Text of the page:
The Museum Center has been the recipient of levy revenues since 2004.
"To not rely on that levy requires the full restoration of the building. This is not a chicken or egg proposition," Cincinnati Museum Center CEO Douglass McDonald emphasized. "The first thing that has to be done is Union Terminal has to be restored. When that's done we have options. Until that's done we do not have other options."
A 2010 contract between CMC and the County states "CMC agrees that it will not seek additional operating levy support beyond this current voted Levy" which expires in December of 2014, but it also goes on to recognize "the need for large scale capital construction, repair and renovation outside of the scope of the current operating levy," which has yet to be realized. It further states CMC will work with the County to develop a proposal, if any, for a capital levy request. CMC proposed a capital levy in 2011, but it did not garner the support of commissioners.
"There is an acknowledged requirement that the Union Terminal has to be restored for us to be able to reduce the levy support we receive from Hamilton County," McDonald stated.
According to Museum Center spokesperson Elizabeth Pierce, the paperwork was filed to be able to meet deadlines in the levy review and approval process should they decide to move forward with an operational levy renewal request. Pierce says museum officials are committed to working with commissioners to find the best long term solution to the center's infrastructure concerns.
"If we don't file that letter we can't have a conversation for a spring ballot at a later point," McDonald explained.
The museum's current levy expires next year. The annual cost for the owner of a $100,000 home is $5.12. The levy generates roughly $3.3 million annually for operational needs including maintenance, utilities, and insurance payments.
Museum Center officials say ultimately Union Terminal is in need of a $150-$180 million dollar capital project to address problems in its aging structure. Funding for such a large project would require a longer-term levy, possibly a 30 year capital levy, which would generate the money needed through bonds up-front and be paid off over time. Instead, in recent years the county's operational levy has served as a Band-aid to maintain Union Terminal in the short-run.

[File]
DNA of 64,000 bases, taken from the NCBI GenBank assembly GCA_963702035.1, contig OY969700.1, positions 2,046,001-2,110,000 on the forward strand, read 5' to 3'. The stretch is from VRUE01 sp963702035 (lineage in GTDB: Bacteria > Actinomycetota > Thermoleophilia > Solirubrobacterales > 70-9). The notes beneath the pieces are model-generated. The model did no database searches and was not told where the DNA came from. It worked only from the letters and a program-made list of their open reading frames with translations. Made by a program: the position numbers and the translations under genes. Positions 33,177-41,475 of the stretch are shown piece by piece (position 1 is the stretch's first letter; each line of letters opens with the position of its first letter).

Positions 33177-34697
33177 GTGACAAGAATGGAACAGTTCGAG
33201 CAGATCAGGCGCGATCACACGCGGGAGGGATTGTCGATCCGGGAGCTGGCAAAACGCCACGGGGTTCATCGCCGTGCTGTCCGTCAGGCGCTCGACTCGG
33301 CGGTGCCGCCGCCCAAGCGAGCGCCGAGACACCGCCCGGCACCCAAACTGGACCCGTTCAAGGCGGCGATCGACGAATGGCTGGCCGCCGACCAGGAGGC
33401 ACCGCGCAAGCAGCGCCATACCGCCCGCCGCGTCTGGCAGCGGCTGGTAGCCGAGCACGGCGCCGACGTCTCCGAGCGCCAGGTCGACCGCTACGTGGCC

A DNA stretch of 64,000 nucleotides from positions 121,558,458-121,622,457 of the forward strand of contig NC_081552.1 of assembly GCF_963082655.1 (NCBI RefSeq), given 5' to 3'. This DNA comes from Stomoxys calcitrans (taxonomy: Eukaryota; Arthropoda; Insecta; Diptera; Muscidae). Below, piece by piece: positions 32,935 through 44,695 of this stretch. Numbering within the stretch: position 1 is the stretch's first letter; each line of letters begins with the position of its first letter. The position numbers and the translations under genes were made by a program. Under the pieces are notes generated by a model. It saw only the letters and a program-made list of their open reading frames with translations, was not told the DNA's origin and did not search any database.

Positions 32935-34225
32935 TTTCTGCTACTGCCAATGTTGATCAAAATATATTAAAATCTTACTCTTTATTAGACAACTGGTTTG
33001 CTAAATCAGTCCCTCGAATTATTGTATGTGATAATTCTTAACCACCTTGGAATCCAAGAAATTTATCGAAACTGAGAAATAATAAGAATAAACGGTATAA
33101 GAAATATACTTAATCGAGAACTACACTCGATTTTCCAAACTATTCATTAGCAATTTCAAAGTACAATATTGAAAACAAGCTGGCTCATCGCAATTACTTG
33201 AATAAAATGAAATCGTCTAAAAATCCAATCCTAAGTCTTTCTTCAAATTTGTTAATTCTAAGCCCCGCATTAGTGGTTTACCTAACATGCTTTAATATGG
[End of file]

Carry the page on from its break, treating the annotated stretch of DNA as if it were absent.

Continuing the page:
"We've lived up to every part of our promise that's possible. We've raised the endowment money which we were asked to raise. We've increased our earned revenue. We've balanced our budgets. We've made for a very strong institution serving a million and a half people a year," McDonald said.
McDonald believes voters should be able to decide whether to support a renewed levy.
"The public supports Union Terminal," he said. "They support the Museum Center and we know they would approve this if the commissioners would allow them to vote on it."
TAX LEVY REVIEW
A mid-term report released by the Hamilton County Tax Levy Review Committee states "We believe that the Cincinnati Museum Center will continue to need funding from some source at the end of this levy in order to continue property maintenance."
The report suggests Commissioners consider amending the current two cycle levy limit "given the significant operating costs associated with the current disrepair of the building".